A little over a year ago, I wrote a post on Joshua Becker’s Becoming Minimalist site about giving up clothes for a year–and my experiments with minimalism, living with less, and what felt like too much pressure to whittle down my life to a certain number of items. Here’s how the experiment played out:
Minimalist enough? Giving up (new) clothes for a year.
“We live in a world of scarcity. Which means we feel like we never have enough.” – Brené Brown
Living in a world of scarcity means that we’re constantly searching for the next thing to fill us up, the next destination or achievement to make us whole. Our world is filled with messages that tell us we don’t have enough space, enough stuff, enough clothes, enough fitness. We’re never skinny enough or pretty enough or good enough or rich enough.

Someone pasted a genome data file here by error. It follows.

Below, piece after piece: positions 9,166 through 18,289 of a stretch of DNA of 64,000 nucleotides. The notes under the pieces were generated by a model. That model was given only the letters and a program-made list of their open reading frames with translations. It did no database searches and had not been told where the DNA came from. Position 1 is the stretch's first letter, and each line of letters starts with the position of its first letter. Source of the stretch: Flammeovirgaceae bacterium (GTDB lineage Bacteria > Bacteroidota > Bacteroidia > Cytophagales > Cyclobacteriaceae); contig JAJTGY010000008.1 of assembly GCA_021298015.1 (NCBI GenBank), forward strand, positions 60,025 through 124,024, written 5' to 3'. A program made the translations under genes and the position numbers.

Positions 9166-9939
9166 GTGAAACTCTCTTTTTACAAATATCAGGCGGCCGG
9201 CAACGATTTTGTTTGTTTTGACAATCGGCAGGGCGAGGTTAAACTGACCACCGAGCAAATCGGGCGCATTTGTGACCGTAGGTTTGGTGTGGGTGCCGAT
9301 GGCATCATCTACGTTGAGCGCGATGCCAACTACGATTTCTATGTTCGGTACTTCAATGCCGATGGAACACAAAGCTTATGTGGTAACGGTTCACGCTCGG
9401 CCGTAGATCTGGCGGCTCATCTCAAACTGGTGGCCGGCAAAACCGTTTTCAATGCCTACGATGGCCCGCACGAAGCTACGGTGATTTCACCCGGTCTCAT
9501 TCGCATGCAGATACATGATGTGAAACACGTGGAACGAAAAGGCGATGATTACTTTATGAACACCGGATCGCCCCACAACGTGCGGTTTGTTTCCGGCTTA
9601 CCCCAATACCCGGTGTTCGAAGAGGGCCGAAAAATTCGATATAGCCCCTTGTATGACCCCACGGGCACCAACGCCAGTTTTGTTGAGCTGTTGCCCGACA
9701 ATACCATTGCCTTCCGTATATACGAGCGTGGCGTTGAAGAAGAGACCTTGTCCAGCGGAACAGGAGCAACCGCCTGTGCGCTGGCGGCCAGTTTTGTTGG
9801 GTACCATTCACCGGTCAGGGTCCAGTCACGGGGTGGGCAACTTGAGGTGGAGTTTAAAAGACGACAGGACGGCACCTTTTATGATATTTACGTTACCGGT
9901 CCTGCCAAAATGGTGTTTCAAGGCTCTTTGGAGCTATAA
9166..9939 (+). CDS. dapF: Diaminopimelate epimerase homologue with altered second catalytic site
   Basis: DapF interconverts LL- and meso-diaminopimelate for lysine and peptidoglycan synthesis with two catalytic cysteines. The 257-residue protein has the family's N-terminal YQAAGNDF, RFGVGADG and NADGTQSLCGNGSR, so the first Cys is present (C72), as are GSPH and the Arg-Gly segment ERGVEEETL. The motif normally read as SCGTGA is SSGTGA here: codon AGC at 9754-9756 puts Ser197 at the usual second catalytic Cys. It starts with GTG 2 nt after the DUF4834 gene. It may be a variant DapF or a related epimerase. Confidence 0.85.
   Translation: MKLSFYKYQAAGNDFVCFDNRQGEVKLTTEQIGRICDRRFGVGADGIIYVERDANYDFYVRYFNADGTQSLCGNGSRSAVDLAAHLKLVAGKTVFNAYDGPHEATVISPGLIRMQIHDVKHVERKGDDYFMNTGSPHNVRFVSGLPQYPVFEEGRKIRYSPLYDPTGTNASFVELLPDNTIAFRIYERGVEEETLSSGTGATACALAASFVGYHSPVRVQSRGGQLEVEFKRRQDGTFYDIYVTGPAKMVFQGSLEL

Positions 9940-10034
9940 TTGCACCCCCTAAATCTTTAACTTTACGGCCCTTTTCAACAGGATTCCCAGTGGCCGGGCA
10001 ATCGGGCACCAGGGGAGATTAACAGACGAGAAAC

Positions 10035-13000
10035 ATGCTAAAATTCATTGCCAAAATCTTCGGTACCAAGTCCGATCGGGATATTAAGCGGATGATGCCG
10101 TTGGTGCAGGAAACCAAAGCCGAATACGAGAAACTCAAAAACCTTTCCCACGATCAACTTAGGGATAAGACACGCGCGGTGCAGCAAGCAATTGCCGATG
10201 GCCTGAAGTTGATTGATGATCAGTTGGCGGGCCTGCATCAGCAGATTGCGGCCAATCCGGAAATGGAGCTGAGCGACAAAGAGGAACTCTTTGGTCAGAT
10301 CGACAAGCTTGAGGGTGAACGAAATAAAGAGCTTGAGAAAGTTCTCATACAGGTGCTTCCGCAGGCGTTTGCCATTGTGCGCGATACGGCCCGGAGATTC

This scarcity model drives consumption and accumulation; it spurs us to want more, to buy things because we think it will fill the void. We press to work harder, to get fitter, to buy more clothes, to acquire more things in the name of filling the hole.
The problem with scarcity, however, is that you can’t fill it or fix it with things.
The answer to scarcity, ironically, isn’t more. It is enough.
What you have is enough. Who you are is enough. As Danielle LaPorte says in her Fire Starter Sessions: “You already have everything you need.”
What about Minimalist Enough?